Of the many state primaries and caucuses so far with rampant voter confusion, North Dakota and Colorado are perhaps the worst offenders. In these two states, voters had very little say and the winners were left to party officials to decide.
North Dakota is a unique state in that it doesn’t have any voter registration. Voters are simply trusted to be eligible and a resident of the state based on the ID they bring to the booth. But this year, things are even weirder in North Dakota.
On April 2, Republican Party insiders in North Dakota elected 25 delegates to send to the Republican National Convention in Cleveland. None of these delegates were committed to any of the candidates and are free to vote for anyone of their choosing at the convention.
Ted Cruz seemed to come away the victor though, with 18 of the delegates coming from a preferred list that he had circulated at the North Dakota convention. There were no clear answers and no clear victors in the state’s delegate election process, however. In fact, the only thing made clear was that no one really knew what was going on.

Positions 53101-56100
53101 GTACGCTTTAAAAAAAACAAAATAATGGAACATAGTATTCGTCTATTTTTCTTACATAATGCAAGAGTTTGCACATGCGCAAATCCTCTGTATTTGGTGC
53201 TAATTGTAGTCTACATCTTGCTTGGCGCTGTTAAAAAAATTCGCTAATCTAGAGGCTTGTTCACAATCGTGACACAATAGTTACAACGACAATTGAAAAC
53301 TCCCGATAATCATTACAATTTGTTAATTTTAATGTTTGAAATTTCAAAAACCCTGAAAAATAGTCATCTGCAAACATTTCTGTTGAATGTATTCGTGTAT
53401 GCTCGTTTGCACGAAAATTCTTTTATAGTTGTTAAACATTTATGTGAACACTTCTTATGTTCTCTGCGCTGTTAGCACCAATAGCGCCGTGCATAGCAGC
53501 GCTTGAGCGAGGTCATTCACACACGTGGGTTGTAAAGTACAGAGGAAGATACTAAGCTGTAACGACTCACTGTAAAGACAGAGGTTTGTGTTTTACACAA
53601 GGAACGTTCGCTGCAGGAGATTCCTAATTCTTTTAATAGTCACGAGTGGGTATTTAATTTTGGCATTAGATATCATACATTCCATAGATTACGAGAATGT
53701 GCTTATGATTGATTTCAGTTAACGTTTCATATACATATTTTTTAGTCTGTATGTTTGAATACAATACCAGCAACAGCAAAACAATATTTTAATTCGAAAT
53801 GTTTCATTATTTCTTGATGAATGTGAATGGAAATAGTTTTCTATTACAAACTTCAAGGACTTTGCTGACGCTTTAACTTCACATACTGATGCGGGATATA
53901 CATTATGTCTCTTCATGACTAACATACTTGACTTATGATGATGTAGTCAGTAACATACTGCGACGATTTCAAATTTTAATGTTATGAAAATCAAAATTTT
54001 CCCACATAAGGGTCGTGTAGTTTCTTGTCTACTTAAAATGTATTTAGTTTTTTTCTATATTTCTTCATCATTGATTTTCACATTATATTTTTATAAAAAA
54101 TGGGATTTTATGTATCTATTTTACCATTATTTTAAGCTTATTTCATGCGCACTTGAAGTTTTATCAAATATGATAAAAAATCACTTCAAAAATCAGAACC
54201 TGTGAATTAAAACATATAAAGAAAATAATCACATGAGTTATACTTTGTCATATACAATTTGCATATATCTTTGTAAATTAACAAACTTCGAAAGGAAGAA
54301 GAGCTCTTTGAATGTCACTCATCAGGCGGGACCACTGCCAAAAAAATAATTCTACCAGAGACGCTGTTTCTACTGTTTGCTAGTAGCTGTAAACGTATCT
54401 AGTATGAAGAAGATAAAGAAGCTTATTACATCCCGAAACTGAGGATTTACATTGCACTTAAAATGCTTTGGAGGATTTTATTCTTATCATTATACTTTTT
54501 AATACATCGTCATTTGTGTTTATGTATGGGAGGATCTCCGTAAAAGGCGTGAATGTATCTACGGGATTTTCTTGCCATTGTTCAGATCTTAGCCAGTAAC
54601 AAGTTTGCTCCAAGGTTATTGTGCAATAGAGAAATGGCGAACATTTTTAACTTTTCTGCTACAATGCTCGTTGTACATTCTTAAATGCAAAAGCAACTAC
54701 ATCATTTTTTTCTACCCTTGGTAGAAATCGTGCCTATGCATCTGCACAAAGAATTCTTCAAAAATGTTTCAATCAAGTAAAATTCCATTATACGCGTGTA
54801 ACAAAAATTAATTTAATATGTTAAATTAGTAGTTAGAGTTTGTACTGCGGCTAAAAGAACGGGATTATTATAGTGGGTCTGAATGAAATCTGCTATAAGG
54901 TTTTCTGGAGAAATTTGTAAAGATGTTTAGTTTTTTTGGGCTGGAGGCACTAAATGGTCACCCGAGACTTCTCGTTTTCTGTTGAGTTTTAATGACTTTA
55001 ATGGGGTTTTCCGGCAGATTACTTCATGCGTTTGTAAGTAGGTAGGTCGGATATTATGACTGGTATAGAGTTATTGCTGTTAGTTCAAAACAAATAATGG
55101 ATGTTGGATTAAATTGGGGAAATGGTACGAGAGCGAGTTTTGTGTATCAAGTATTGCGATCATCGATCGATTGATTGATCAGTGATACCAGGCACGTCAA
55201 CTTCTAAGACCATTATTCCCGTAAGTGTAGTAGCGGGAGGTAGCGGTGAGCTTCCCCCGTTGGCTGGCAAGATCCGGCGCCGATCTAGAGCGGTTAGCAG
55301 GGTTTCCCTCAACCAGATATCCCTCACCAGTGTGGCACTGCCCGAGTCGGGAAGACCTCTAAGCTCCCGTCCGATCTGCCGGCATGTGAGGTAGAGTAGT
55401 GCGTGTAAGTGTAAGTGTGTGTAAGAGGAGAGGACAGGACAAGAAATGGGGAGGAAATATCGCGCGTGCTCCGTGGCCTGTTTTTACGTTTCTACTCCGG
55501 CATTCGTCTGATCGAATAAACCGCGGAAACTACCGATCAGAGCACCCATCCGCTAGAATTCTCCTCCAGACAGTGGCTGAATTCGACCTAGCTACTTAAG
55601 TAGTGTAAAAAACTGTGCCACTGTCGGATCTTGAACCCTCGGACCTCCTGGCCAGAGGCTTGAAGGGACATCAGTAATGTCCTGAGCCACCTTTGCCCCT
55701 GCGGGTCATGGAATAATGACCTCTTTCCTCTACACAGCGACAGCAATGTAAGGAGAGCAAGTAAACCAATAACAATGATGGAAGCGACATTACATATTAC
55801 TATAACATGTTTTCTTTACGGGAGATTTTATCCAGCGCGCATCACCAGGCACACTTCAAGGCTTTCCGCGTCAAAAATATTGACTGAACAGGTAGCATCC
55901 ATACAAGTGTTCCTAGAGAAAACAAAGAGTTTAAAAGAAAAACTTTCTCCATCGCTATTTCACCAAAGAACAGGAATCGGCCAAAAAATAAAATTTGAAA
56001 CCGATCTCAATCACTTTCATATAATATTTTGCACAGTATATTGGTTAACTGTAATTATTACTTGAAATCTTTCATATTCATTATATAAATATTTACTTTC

Even the prospective delegates who were on the list weren’t quite sure what to make of it.
“I have no idea how my name got there,” said Nathan Joraanstad, an undecided North Dakota voter whose name appeared on the Cruz campaign’s endorsement list. Joraanstad said he didn’t have any communication with the campaign and wasn’t even sure he’d be voting for Cruz.
But the state may play an important role in deciding the party’s nominee at the Republican convention. These 25 unbound delegates will essentially be free agents at the convention, and in this year’s close race every delegate counts.
After a controversial decision by the Colorado GOP leaders back in August, the party cancelled its caucus, opting instead for a convention only where party insiders and activists would pick the winner. This process left nearly all of the state’s 1 million Republicans out to dry. The state convention was held April 9, and it was a “delegate rodeo” of sorts with the candidates fighting for the state’s 34 delegates.
Ted Cruz made a clean sweep at the convention, scoring all 34. Trump retaliated on Twitter, posting on Sunday:
The people of Colorado had their vote taken away from them by the phony politicians. Biggest story in politics. This will not be allowed!
— Donald J. Trump (@realDonaldTrump) April 11, 2016
At least this time, Trump’s tweet isn’t far from the truth. Colorado and its questionable delegate selection process may play a prominent role if it is challenged at the national convention in July.